“Perils of Pauline” Management of the Deposit Insurance Funds
From The Nader Letter
The Clinton Administration and the Congress are in a mad scramble to come up with a solution to the problems created by an undercapitalized Savings Association Insurance Fund (SAIF) and a growing competitive disadvantage for the thrift industry vis a vis the nation’s commercial banks.
The problems could have been avoided with just a modicum of foresight on the part of the Congress and the Federal Deposit Insurance Corporation a year ago.
But, in a rush to reward the banking industry, President Clinton’s appointee as Chair of the Federal Deposit Insurance Corporation (FDIC) — Ricki Tigert Helfer — capped the Bank Insurance Fund (BIF) at its statutory minimum of 1.25 percent of insured deposits. Before the year was out, premiums for banks were eliminated except for a handful of risk-prone institutions.
Meanwhile, the reserves in the SAIF fund were far short of their statutory minimum and this left the thrifts paying 23 cents per $100 of deposits. On top of that, about $800 million of the thrifts’ premiums are diverted from the SAIF fund annually to pay off the Financing Corporation (FICO) bonds voted by the Congress in 1987 in a failed attempt to bail out the savings and loans.
Suddenly, it dawned on the Clinton Administration and the Congress that the equation didn’t work with one class of depository institutions paying the maximum for insurance and another class riding high on free government insurance.
After wringing their hands for months over the dilemma, the House and Senate Banking Committees decided to cram an insurance “fix” into last year’s Budget Reconciliation resolution. The plan involved a one-time payment of about $6 billion by the thrifts to bring their insurance fund up to the statutory minimum of 1.25 percent of deposits — with the banking industry picking up most of the $800 million annual bill for the old FICO bonds. The cost to the banks would have been roughly 2.5 cents per $100 of insured deposits. The plan would have allowed insurance premiums paid by thrifts to drop to a level more competitive with the banks.
As predicted, the Budget Reconciliation measure was vetoed by the President on other grounds and the insurance fix went down the tubes.
This sent Congress back to the drawing board. House Banking Committee Chairman Jim Leach — stung by the banks’ criticism of the SAIF plan — decided that he would tap the bulging bank accounts of the Federal National Mortgage Association (Fannie Mae) and the Federal Home Loan Bank Corporation (Freddie Mac) to help pay for the FICO bonds. But, a quick lobbying campaign by Fannie and Freddie killed that idea before it got out of the word processors.
Congress and the Clinton Administration have returned to the idea of the banking industry sharing the cost of the FICO bonds as a means of closing the premium disparity between the two industry groups.
But, the banks aren’t buying. Lobbyists — from both the Independent Bankers Association and the American Bankers Association — are battling hard against being part of any plan that requires a bank contribution. Despite a plea from President Clinton, the banks were successful in stripping the deposit insurance plan from the last short-term funding measure. Now, Congressional proponents of the plan are talking about tacking the measure on a “must” piece of legislation such as the possible gas tax repeal or a budget bill should one emerge.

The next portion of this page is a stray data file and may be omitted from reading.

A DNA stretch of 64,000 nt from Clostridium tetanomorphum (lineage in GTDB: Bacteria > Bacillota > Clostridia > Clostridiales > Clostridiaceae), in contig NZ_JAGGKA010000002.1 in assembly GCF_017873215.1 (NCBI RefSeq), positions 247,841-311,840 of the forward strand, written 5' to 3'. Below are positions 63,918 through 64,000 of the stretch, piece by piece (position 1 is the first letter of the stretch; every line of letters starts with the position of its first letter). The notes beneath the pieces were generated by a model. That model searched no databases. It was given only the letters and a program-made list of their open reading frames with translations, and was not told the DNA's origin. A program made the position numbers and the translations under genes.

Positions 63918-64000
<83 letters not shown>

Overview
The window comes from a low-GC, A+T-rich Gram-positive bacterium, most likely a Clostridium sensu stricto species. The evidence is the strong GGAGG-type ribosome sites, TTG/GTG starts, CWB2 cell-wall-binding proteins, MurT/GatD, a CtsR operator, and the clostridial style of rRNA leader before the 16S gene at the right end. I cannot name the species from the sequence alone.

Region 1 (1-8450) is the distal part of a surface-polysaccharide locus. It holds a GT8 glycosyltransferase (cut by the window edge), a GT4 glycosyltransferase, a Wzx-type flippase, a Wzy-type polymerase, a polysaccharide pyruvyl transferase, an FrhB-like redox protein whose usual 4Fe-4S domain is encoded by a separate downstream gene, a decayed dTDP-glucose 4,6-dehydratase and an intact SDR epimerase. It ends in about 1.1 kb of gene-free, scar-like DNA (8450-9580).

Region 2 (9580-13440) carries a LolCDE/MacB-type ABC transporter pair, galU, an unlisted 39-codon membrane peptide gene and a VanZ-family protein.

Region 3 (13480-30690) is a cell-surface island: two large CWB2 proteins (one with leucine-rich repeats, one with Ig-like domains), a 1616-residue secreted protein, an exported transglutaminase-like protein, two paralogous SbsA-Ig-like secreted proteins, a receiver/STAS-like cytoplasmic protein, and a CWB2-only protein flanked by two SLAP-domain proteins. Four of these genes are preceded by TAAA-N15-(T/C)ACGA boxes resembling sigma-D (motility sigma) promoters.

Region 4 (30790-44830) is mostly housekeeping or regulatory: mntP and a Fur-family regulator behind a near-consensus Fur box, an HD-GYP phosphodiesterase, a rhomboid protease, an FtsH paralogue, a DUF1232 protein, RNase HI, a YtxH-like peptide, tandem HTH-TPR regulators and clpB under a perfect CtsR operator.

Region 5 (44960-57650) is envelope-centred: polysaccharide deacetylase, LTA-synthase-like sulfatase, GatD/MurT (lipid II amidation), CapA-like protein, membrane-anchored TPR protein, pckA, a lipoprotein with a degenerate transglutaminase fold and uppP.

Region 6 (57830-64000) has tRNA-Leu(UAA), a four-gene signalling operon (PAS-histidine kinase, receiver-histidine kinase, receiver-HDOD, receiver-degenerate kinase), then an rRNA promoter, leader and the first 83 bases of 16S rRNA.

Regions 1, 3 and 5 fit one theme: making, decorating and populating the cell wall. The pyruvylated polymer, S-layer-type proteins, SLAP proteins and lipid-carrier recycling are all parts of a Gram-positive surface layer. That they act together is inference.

A year ago, before the FDIC decided to cut bank premiums from 23 cents per $100 of deposits to zero, the attitude of the banks might have been dramatically different. Then, the industry might well have been coaxed to the negotiating table and the Clinton Administration and the Congress likely could have worked out a compromise that would have included a moderate cut in premiums for the banks combined with a deal on the FICO bonds.
Such an approach not only would have solved the thrift problem, but would have allowed the bank insurance fund to continue to grow as a bulwark against a future taxpayer bailout if bank fortunes go sour.
But, now the banks are fat and happy with the feast of free insurance provided by Mrs. Helfer’s FDIC — and in no mood to give any of it back to pay for the FICO bonds — or even to strengthen their own deposit insurance fund.
Likely, some last-minute solution to the SAIF problems will be enacted. The stakes are too great to allow it to flounder indefinitely. Already, thrifts are moving deposits into affiliates that are members of the bank insurance fund, further weakening SAIF. And without a solution, the FICO bonds may face default, an event that would mean a taxpayer bailout.
But, the current management of the deposit insurance funds is absurd — and the blame rests equally with the Executive and Legislative Branches.
When Congress awoke form its deep slumber in the late 1980s., there was genuine bi-partisan alarm over the careless manner in which the deposit insurance funds had been managed. President Bush and leaders from both parties in the Congress vowed “never again” would the taxpayers be subjected to a “Perils of Pauline” style of management of the insurance funds. But, for the past year, the FDIC and the Congress seem to have gone back to business as usual.